The Committee considered the Fifth Parliament Legacy Report on Trade and Industry. Key points included industrial development, trade and exports, trading relations, and broadening participation in localisation. Facilitating improved coordination across Committees and departments was important where there were cross-cutting issues. The report noted that complications arose when an entity was shared with another Ministry. It was noted that government should give B-BBEE more teeth to deal with false claims of B-BBEE compliance. The lack of adherence to transformation and the principles of B-BBEE was one of the biggest stumbling blocks in the economy. The report advised that all legislation for Trade and Industry should be reviewed to root out any anachronisms but also to ensure that advancements, new systems and methods of working be included in relevant legislation. The report touched on the need to be ready to engage with the Fourth Industrial Revolution. The report referred to the inadequacy of resources for some Committees and the unequal amount of work for staff in the different Committees, depending on the obligations of a Committee.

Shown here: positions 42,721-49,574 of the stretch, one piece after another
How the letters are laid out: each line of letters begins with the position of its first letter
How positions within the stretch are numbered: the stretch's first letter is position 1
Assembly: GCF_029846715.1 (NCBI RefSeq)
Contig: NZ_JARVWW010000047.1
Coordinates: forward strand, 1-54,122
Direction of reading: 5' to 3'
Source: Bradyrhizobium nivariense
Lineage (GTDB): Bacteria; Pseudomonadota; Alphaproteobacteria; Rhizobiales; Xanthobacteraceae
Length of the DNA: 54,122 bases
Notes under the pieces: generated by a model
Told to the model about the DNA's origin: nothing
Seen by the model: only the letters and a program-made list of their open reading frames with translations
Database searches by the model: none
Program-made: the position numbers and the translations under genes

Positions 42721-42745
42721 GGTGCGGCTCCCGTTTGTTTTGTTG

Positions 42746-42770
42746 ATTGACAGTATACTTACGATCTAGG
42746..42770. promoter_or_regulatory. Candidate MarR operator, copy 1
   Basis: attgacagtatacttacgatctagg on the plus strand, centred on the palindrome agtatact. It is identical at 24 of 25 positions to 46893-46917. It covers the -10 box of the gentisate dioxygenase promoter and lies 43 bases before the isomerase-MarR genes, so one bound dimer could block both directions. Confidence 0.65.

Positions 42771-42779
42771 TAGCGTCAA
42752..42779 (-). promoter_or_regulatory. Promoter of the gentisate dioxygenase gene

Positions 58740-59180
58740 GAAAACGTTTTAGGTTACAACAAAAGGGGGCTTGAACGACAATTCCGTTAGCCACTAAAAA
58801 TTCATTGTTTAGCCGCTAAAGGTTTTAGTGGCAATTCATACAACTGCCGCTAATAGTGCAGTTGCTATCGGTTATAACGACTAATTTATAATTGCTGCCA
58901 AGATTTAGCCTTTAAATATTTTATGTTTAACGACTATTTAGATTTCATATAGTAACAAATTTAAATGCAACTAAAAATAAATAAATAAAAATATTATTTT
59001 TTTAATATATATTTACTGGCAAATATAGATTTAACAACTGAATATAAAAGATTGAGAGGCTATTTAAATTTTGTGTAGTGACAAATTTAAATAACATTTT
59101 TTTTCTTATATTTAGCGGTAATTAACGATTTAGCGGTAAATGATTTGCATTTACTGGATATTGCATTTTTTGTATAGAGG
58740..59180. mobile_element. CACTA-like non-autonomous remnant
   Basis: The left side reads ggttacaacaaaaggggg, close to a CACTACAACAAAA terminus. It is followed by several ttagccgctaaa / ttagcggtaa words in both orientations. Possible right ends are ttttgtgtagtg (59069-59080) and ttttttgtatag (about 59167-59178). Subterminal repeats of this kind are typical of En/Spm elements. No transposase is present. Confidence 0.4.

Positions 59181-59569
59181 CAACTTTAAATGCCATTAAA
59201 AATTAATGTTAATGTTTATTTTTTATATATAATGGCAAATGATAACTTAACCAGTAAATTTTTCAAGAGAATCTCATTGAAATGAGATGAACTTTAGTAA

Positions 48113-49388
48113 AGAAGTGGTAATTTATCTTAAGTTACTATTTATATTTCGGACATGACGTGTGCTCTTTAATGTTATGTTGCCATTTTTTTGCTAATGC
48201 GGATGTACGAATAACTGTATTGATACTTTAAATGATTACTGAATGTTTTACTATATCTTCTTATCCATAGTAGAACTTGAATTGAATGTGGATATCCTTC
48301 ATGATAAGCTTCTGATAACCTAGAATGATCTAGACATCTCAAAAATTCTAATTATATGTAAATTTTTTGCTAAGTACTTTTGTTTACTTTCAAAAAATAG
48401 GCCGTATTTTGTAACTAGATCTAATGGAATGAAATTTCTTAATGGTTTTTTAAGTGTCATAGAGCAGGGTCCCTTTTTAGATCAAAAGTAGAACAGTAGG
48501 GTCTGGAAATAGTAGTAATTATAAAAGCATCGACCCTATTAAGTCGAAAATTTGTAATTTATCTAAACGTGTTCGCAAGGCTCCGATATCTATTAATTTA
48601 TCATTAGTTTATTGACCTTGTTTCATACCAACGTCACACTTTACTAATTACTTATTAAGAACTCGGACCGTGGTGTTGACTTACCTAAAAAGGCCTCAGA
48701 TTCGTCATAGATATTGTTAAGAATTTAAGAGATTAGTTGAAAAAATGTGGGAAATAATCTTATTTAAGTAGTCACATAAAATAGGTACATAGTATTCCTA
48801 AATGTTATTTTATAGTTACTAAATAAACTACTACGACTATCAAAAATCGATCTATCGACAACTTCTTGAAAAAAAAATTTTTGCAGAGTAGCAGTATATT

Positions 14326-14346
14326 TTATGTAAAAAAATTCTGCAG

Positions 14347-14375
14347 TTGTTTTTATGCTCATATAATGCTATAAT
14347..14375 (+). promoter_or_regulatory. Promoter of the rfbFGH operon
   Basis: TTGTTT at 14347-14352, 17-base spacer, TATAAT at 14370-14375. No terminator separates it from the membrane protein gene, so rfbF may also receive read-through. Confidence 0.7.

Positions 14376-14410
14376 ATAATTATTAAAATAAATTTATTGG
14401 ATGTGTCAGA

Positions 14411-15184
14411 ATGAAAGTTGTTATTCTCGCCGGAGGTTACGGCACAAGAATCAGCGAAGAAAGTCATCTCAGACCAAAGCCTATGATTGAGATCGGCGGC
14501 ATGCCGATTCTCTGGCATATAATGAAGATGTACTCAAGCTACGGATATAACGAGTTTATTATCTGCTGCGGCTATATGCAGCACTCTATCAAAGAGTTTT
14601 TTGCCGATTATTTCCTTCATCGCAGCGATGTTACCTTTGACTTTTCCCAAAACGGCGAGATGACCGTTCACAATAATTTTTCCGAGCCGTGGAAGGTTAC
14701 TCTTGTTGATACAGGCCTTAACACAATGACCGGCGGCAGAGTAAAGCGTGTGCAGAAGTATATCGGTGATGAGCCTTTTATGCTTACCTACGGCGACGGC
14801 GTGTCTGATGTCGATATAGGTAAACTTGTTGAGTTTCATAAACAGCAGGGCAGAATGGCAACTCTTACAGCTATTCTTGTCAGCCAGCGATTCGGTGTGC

The Chairperson welcomed Members of the Committee and the team from the Department of Trade and Industry: Director-General Mr Lionel October, Deputy Director-General (DDG) for International Trade and Economic Development Division, Ms Xolelwa Mlumbi-Peter, Acting Group Chief Operating Officer, Ms Nontombi Matomela, the Industrial Development Policy and Strategy Advisor in the Office of the Director-General, Dr Nimrod Zalk and Ms Niki Kruger, Chief Director: Trade Negotiations.
Update on the negotiations of a rollover Economic Partnership Agreement (EPA) between the Southern African Customs Union Members States (SACU), Mozambique and the United Kingdom (UK)